Legislation considered by City Council takes one of two forms – a resolution or an ordinance. A resolution expresses the views of City Council on a particular topic, while an ordinance directs that a specific action be taken. Resolutions are adopted; ordinances are passed.
In order to enact a new "law" or to enact any of the legislation necessary for the operation of the city, action is required by City Council and at least one other branch of municipal government. Some ordinances allow for the purchase of equipment, supplies or services. Others change the zoning standards for specific property. Still others make amendments to the City Codes.
The department requesting authorization almost always writes the specific ordinance or resolution. They are submitted to City Council using a prescribed format and contain background information, a fiscal impact, specific accounting information, and, when appropriate, reference to the applicable City Codes.
Most ordinances require an Auditor's Certificate certifying that the funds specified within the ordinance actually exist, and the City Attorney's Office approval as to the form and legality of the legislation. Some ordinances require additional approvals. The Equal Business Opportunity Commission Office reviews legislation to ensure the bidding process was not discriminatory or adverse to the ability of small and emerging businesses to compete fairly. The Finance Department reviews legislation to ensure compliance with the adopted Capital Improvements Budget (CIB).
Each Councilmember chairs at least one Standing Committee and is responsible for the ordinances or resolutions falling under that committee's jurisdiction. As legislation is presented to City Council it is automatically assigned to the Rules and Reference Committee. From there it is assigned to a specific City Council Standing Committee based on the action being requested and/or the specific department requesting the action. When an ordinance or resolution appears on the City Council agenda, the chair of the assigned Standing Committee becomes its sponsor. A vote of the entire Council determines whether the legislation is passed or adopted.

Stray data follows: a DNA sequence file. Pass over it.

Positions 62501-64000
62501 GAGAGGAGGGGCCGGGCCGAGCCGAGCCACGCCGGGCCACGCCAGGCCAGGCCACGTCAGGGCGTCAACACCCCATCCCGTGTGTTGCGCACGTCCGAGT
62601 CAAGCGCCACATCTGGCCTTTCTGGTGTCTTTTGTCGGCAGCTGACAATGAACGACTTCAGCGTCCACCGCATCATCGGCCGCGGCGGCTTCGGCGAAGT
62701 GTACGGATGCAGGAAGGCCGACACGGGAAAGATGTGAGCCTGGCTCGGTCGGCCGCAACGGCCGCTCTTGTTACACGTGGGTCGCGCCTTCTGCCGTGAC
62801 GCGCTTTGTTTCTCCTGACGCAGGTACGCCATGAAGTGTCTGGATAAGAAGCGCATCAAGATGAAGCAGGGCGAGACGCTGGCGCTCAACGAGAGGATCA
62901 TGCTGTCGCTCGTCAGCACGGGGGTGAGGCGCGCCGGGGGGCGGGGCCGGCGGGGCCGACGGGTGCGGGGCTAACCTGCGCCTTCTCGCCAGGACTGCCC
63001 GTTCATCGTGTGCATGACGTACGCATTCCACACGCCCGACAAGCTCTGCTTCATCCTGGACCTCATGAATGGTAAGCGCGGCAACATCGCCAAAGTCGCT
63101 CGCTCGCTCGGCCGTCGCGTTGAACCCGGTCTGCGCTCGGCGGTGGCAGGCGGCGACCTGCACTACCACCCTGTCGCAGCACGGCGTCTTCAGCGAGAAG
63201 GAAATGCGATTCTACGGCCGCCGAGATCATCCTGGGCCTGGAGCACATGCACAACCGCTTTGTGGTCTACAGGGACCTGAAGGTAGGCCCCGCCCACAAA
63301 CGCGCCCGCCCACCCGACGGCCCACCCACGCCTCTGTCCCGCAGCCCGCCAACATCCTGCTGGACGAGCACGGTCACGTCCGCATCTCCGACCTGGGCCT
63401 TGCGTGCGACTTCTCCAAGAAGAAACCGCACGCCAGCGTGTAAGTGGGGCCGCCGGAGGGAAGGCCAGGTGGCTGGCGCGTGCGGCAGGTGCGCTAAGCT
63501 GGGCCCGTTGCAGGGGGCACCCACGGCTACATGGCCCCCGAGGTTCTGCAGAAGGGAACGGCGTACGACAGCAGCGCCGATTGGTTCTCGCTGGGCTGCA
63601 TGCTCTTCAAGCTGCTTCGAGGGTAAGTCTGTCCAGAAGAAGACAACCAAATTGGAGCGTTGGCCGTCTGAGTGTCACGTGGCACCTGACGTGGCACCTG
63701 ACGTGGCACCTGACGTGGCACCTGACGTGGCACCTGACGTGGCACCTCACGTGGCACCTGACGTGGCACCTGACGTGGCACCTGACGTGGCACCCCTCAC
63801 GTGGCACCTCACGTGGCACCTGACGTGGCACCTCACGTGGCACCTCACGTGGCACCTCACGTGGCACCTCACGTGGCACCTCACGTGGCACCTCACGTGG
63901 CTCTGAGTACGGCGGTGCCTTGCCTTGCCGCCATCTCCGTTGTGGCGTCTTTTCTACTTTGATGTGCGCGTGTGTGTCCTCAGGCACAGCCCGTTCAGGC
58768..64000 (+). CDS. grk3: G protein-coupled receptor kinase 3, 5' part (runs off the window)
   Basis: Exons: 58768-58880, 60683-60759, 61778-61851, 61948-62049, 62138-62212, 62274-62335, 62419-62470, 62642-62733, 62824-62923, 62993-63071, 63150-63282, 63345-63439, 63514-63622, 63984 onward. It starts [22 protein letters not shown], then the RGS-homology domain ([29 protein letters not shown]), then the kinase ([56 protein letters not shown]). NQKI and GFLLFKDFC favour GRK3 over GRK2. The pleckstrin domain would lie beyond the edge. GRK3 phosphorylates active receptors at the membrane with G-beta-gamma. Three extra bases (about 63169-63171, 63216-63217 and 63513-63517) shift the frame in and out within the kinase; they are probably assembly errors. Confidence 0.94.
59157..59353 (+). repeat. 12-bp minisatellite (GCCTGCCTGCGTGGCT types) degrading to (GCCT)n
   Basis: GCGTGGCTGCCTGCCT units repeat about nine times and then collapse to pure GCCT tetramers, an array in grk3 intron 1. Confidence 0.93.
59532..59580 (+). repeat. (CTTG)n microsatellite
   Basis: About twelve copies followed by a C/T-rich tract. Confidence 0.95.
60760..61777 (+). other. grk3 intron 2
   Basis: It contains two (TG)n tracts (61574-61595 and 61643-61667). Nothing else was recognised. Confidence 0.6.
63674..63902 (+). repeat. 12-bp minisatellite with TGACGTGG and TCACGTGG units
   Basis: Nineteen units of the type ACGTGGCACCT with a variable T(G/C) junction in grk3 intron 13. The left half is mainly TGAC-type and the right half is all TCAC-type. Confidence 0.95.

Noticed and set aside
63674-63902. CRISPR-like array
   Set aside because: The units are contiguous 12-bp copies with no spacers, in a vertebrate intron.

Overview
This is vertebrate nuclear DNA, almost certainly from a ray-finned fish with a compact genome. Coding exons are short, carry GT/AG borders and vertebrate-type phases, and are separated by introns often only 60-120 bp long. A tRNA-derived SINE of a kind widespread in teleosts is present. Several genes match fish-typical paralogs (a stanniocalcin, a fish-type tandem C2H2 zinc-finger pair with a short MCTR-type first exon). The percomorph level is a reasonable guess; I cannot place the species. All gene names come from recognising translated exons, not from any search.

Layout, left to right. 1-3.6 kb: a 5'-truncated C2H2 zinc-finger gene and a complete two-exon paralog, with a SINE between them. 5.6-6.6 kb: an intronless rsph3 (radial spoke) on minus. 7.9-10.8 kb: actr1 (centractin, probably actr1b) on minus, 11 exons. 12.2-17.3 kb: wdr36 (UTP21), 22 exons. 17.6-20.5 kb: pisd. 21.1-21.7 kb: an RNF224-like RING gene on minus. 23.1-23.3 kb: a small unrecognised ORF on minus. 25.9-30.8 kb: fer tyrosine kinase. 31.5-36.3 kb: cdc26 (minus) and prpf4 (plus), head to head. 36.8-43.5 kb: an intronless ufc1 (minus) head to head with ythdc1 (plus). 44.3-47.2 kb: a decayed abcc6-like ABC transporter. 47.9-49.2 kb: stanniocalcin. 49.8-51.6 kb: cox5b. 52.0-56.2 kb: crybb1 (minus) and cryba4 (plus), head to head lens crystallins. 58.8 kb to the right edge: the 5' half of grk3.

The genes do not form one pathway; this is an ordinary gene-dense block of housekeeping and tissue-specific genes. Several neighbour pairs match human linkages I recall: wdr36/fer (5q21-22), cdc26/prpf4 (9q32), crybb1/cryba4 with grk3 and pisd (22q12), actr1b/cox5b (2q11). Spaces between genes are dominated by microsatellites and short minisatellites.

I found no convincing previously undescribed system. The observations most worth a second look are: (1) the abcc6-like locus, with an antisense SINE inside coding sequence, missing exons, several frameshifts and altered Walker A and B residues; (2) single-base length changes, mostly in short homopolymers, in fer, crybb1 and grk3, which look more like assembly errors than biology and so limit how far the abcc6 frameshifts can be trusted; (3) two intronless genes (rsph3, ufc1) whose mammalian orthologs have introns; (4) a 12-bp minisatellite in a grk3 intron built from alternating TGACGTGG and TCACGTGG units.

Numbers are electronically assigned to each ordinance or resolution while in draft mode. Ordinance numbers consist of four digits followed by a hyphen and year of drafting (for example, Ordinance 2941-2006). Resolutions are assigned numbers in the same manner as ordinances; however, an “X” is placed after the number (for example, Resolution 208X-2006).
Thirty-day legislation has a first reading at one City Council meeting but is actually voted upon after its second reading at the next regular City Council meeting. Emergency legislation is voted upon following its first reading. A majority of Councilmembers are required for passage of thirty-day legislation; however, six votes are required for passage of emergency legislation. Thirty-day legislation takes effect 30 days from the date of passage regardless of when the Mayor signs the legislation. Emergency legislation takes effect on the date it is signed by the Mayor, or 10 days later if not signed by the Mayor.
After passage, all legislation is indexed and permanently filed by the City Clerk. All legislation passed by City Council is published in the Columbus City Bulletin. The Bulletin is published every Saturday. It contains the text of all ordinances and resolutions acted upon by Columbus City Council, bid advertisements, legal notices, and all City Code changes. Free, online distribution of the City Bulletin began in 2002.
The Mayor can veto any ordinance or resolution passed by City Council; however, City Council has the right to overturn the Mayor's veto as long as the number of votes in their override is the same as the number that were required for its original passage or adoption. If the Mayor does not sign and return legislation within ten days after its passage or adoption by the Council then it becomes law without the signature.
A citizen's right to question or initiate legislation is provided within the City Charter. With a few limitations, the right to overturn an ordinance or resolution of City Council can be accomplished by a voted referendum of the people, provided a valid petition is signed by no less than five percent of the total vote cast at the last general municipal election. An initiative for a specific action is also permissible; again provided that no less than five percent of the total vote cast at the last general municipal election agrees to sign a petition. Whether a referendum or initiative prevails is determined by majority vote during the next municipal election.
If you have a question or concern with an ordinance or resolution, contact the Councilmember's office that chairs the appropriate Standing Committee. Each Councilmember has a legislative aide who will assist you.